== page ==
Over the last 24 hours Turkey, using its bombing raids on ISIS strongholds in Syria as cover, has launched a massive operation against Kurds within Turkey. An estimated 251 arrests were made as a result of 280 raids by 5000 police and army paramilitaries. Bombing raids have hit both ISIS and Kurd targets in Syria. This onslaught follows on only days after the suicide bombing, allegedly by an ISIS jihadist (many Kurds believe it was carried out by Turkish Govt agents) of Kurdish peace activists, at Suruc. The activists were intending to deliver toys to children in the Syrian city of Kobani, which was liberated by Kurds (mainly YPJ/YPG). The police raids in Turkey indicate a massive crackdown on the Kurds on a scale not seen for many years. The quid pro quo is that Turkey will get its buffer zone, so separating Turkish Kurds from Kurds in Syria and Iraq. It does not bode well. Below, we report on the Suruc bombing, as well as the raids across Turkey and other developments.
1. French investigators have found that Turkey’s secret services were probably involved in the murder of three Kurdish women activists in Paris in 2013. For the first time ever an official inquiry has implicated a foreign intelligence service in a political murder committed in France.
2. More raids (Saturday) have seen arrests of members of the Patriotic Revolutionary Youth Movement (YDG-H), and the Marxist Revolutionary People’s Liberation Party Front (DHKP-C).
3. In a second wave of airstrikes, Turkey bombed PKK strongholds in northern Iraq (presumably with the agreement of Iraqi Government and the Coalition forces)
4. During the Thursday raids a woman was killed – gunned down by police in Istanbul. She was allegedly a member of the Marxist Revolutionary People’s Liberation Party-Front (DHKP-C).
This was the first planned attack allegedly by ISIS on Turkish soil, though previous incidents such as the 2013 Reyhanlı bombings, the 2015 Istanbul suicide bombing and the 2015 Diyarbakır rally bombings also pointed to ISIS involvement. DNA research suggests that the perpetrator of the Suruc bombing was Şeyh Abdurrahman Alagöz, a 20-year-old Turkish student, whose ID card was found at the scene (though some are questioning this).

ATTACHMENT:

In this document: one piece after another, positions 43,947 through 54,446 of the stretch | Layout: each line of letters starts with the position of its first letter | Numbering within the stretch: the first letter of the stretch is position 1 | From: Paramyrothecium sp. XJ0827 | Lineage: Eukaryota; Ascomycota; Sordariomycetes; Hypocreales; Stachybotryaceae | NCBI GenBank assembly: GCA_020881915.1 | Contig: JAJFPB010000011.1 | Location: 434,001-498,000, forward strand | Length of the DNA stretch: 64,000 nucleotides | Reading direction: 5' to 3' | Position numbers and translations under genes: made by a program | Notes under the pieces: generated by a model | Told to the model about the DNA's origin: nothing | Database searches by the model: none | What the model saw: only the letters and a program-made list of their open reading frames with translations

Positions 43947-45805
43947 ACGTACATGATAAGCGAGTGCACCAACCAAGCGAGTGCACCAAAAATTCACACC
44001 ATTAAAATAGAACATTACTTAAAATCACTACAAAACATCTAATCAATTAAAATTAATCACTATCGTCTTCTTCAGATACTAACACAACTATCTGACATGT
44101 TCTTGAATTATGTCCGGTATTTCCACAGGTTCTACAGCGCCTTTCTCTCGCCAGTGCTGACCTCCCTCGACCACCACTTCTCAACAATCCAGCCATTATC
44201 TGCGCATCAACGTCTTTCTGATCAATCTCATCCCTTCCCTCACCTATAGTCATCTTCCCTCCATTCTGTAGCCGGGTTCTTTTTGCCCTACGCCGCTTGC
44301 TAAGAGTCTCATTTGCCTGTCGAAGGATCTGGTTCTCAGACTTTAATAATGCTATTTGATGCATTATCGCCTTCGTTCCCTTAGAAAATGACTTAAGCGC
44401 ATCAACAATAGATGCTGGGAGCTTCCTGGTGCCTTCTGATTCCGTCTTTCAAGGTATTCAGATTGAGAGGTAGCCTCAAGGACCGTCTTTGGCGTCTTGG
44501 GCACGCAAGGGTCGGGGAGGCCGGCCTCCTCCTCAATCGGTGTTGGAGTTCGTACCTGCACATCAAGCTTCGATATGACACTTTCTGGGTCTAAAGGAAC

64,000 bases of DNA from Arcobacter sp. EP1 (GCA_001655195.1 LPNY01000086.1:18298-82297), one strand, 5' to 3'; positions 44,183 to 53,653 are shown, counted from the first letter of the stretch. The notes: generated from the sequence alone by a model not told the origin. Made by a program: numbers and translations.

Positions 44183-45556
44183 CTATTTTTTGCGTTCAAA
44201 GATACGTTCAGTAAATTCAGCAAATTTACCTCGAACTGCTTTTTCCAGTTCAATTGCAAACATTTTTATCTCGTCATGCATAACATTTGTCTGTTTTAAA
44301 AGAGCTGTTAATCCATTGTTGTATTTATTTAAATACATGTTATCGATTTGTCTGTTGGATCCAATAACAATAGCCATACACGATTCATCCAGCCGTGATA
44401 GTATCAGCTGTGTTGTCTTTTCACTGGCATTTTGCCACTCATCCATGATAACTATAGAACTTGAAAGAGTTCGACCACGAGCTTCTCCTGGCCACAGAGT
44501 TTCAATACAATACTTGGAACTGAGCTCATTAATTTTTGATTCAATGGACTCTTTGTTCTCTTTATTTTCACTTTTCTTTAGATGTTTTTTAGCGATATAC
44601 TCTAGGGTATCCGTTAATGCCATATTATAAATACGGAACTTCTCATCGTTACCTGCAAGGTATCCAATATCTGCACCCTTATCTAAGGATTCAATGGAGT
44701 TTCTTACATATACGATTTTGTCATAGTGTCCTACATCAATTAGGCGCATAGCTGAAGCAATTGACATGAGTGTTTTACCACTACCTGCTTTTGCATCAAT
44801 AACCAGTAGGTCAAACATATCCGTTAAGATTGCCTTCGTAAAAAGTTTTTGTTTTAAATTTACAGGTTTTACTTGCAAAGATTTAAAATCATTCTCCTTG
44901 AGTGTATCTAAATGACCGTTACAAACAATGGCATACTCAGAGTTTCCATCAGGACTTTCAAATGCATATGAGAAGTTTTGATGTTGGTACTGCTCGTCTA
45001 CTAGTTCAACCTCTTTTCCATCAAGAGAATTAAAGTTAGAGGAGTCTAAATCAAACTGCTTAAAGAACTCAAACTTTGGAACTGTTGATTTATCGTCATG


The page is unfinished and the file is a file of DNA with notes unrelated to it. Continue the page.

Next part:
Altogether 32 young people were murdered in the bombing. Those gathered were all leftists – anarchists, socialist and communists. They had been planning to cross the border from Turkey/North Kurdistan into Syria and to Kobane in the Kurdish-held Rojava province to deliver gifts for the war-affected children of the city and to participate in the city’s reconstruction.
In the aftermath of the bombing, demonstrations were held across Turkey. During a protest attended by approximately 1,000 people in Mersin, two protestors were shot and lightly wounded by an unknown perpetrator with a hunting rifle.
See below for a summary, region by region, of the raids.
The Turkish Government’s reports on these raids have deliberately conflated their raids on ISIS militants and those on anti-ISIS (Kurdish) militants.
According to PKK spokesman Bakhtiar Dogan, bombing raids by Turkey on the PKK saw strikes targeting mountain positions in the north of Dohuk province, which is part of the semi-autonomous Kurdish region in northern Iraq. Dogan said: “At around 11:00pm [20:00 GMT, 24 July] tonight, Turkish warplanes started bombing our positions near the border, accompanied by heavy artillery shelling”.
These bombing raids have effectively broken a two year ceasefire between the Turkish Government and the PKK.
At least 35 suspects purportedly linked to the Kurdistan Workers’ Party (PKK) and its youth wing, the Patriotic Revolutionary Youth Movement (YDG-H), were detained in the southeastern province of Şanlıurfa on July 24 after Şanlıurfa Police Department Counterterrorism Unit officers raided 49 locations at around 5:00 a.m. in the districts of Viranşehir, Ceylanpınar and Suruç within a pre-dawn anti-terror operation. The police seized a pistol and a rifle from the raided homes.